More Photos of Hot Air Balloons in Cappadocia, and A Moment of Gratitude

Posted on
Feb 2, 2017
 
Posted in: Attractions

So, I’m not done telling you about the hot air balloon rides in Cappadocia. I hope that’s okay.

The thing is, even after we took our ride, both Rand and I kept thinking about it, and not long after he said to me, “Hey, what do you think about getting up early and watching all of the balloons take off?”

There’s this weird thing that happens with Rand ALL THE DAMN TIME when we travel, where I have to decide whether I’m going to stay comfy and warm in my hotel under a pile of covers, or whether I’m going to go out and have an experience that may or may not be unforgettable. I should note that all of these unforgettable experiences seem to be scheduled for the crack of dawn. And Rand, who will scarcely get up before 9:30am on a normal day, will bounce out of our hotel room at 5am while I’m rethinking my marriage vows.

(I kid. I like him. But I may not have been so eager to spend my entire life with him if he’d been a morning person.)

Our hotel arranged for a taxi to pick us up the following morning. Our driver was a lovely chain-smoking man in his 50s who did a terrible job of hiding the fact that he thought we were insane. He drove us to the launch site and sat in his warm car, gently shaking his head while we hopped out to stand in the cold. But by the end even he had stepped out to take photos alongside us.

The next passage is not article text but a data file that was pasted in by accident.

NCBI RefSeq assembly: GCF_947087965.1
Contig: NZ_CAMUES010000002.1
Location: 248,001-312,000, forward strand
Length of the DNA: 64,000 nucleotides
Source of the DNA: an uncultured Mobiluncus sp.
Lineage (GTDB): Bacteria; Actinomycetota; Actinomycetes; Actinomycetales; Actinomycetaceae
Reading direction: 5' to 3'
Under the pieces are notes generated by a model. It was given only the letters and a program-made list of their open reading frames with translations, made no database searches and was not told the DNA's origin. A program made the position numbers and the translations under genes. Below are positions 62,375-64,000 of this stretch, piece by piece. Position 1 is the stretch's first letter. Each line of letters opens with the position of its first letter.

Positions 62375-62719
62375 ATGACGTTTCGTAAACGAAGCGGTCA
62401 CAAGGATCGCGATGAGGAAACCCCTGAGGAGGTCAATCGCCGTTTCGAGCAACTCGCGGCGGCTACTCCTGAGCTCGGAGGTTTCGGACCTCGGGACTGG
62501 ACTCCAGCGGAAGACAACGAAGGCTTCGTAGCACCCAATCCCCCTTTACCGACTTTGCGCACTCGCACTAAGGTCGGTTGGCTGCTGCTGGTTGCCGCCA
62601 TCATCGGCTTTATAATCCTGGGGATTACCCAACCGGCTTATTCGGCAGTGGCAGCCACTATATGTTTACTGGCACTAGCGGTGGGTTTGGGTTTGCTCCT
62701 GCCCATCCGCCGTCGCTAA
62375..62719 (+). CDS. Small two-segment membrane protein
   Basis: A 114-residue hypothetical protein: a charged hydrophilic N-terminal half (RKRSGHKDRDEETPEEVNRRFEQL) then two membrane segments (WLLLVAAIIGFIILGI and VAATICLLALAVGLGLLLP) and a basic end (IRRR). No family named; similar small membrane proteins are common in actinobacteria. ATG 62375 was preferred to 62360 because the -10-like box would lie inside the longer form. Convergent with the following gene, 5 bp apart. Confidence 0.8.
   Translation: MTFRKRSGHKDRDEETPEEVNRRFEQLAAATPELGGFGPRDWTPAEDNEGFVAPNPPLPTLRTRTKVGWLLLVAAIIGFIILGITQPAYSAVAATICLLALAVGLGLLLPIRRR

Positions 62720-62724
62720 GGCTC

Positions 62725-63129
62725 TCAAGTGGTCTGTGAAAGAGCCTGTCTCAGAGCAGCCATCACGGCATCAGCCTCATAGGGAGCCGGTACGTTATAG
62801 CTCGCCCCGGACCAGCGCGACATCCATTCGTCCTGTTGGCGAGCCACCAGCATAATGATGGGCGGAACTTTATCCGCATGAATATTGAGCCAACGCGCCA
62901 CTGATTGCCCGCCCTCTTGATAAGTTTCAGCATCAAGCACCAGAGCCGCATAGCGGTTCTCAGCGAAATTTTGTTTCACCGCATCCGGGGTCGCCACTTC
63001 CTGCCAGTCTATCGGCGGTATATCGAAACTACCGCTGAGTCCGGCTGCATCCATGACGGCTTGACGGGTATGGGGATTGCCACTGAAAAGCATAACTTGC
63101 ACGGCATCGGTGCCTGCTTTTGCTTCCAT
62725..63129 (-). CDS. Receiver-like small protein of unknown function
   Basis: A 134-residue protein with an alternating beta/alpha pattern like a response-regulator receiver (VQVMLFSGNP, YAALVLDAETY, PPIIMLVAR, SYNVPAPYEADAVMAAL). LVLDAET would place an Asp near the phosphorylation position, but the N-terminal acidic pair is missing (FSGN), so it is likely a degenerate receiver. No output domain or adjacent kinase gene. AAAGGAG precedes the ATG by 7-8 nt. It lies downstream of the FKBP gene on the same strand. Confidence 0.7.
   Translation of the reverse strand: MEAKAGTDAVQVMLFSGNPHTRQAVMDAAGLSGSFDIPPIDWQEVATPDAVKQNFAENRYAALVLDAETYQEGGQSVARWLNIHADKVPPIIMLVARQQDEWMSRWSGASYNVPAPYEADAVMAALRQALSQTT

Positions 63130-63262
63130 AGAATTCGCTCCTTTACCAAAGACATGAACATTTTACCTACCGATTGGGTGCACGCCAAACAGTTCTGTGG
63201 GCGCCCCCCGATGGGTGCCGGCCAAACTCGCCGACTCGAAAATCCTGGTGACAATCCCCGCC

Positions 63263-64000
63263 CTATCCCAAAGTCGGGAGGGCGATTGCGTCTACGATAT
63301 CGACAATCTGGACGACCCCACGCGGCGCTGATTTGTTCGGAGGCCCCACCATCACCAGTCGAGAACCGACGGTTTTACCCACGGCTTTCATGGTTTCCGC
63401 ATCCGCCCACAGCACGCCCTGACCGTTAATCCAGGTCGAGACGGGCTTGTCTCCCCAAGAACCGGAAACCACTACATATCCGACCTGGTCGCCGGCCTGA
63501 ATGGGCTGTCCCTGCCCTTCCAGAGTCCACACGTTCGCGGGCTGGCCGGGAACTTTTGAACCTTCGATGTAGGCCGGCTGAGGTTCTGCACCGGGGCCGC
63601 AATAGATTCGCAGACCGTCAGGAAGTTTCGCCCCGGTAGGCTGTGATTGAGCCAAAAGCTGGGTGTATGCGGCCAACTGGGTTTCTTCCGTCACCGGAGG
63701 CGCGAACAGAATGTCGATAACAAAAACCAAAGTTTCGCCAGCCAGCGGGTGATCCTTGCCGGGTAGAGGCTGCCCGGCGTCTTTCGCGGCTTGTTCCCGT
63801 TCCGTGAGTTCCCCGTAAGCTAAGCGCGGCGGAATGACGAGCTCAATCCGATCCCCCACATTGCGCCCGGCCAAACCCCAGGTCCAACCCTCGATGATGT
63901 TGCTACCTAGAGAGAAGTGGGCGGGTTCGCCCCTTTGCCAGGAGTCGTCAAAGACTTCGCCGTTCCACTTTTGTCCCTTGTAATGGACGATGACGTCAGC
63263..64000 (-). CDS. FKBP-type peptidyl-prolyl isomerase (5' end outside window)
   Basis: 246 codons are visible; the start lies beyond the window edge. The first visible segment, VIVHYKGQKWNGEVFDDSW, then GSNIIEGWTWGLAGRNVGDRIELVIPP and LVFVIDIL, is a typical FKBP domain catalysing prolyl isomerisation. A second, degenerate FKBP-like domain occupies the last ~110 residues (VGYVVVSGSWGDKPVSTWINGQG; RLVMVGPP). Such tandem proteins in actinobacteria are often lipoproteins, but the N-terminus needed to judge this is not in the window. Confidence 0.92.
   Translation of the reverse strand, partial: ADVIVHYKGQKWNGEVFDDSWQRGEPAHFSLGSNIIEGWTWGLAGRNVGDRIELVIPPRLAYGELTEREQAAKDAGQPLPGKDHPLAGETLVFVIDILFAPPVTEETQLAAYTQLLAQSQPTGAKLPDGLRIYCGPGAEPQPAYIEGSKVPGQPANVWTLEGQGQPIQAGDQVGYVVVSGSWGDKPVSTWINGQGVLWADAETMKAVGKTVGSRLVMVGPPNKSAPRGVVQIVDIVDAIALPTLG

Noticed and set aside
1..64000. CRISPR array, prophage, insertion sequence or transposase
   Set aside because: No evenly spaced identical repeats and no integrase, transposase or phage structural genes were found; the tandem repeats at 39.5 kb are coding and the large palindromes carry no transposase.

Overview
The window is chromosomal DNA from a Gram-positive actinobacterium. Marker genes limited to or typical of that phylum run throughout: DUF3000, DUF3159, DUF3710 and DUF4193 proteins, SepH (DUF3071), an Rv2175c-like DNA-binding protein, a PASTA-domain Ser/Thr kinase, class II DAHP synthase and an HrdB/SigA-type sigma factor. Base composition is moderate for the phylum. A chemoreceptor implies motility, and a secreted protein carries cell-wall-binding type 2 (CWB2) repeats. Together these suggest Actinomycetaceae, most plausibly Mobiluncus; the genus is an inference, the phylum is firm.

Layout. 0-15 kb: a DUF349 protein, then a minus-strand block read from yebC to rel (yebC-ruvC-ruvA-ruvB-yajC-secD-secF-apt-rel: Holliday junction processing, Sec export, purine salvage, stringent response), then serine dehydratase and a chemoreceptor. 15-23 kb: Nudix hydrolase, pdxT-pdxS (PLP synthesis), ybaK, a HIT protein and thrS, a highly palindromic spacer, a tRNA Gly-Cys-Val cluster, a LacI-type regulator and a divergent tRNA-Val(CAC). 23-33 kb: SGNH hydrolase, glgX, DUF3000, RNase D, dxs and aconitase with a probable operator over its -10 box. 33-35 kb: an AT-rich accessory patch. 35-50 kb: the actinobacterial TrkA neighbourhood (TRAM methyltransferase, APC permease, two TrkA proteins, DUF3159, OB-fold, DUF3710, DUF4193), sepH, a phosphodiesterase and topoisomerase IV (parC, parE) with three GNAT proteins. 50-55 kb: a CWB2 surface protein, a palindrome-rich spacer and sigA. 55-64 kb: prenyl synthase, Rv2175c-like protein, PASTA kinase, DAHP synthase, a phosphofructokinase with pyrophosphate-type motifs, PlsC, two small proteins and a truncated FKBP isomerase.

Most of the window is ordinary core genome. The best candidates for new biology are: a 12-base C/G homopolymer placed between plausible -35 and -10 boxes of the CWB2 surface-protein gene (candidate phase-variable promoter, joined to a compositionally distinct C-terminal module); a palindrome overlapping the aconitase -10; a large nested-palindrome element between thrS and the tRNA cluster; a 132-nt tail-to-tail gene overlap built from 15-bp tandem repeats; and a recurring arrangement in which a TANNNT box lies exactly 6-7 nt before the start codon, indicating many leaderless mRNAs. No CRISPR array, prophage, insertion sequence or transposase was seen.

That morning was clearer than it had been on the day that we went up. We watched the balloons fill – the loud rush of the heaters echoing again across the hills – and saw them slowly turn upright.

 

They sat there for a moment, looming, dark and silent.

 

Until the heaters ran again, making them glow.

 

 

And then, the sky still dark, we watched them float into the sky.

 

Our driver took us to a ridge that overlooked the launch site, and we saw the balloons rise from the valley below us. Sometimes they would seem to race each other. During our flight our pilot had explained to us that the balloons touching was not concerning – it was when the baskets bumped into one another than problems arose. Fortunately, that’s rare.

 

Our balloon ride had been miraculous, but the sky on this morning blew it out of the sky.

 

The sun began to rise, and with it, more balloons.


And once again, as it had been on the day we took our flight, the sky was soon filled with them.

 

In a blink the sun was up, in a blink it was daytime. Slowly, Cappadocia began to wake. We were a six-hour drive from the Syrian border. If someone had left by car – if it were possible to leave – they could have reached us by lunchtime. But the only thing stopping us from seeing the sunrise was that we had to pull ourselves from our beautiful hotel bed. That was it. We got up, we watched the sunrise, we took photos. Later we’d wander through towns and eat lamb and we’d go home. Easily. Safely.

 

We climbed into the cab. The driver had the heater running for us, and the inside smelled faintly of stale cigarette smoke. I tucked my hands into my armpits, trying to warm them up.

“So,” Rand asked me as we headed back to our hotel, “was it worth it?”

“Always,” I told him. In my world, when this is the biggest decision I am faced with, stepping out into the darkest with him is always worth it.

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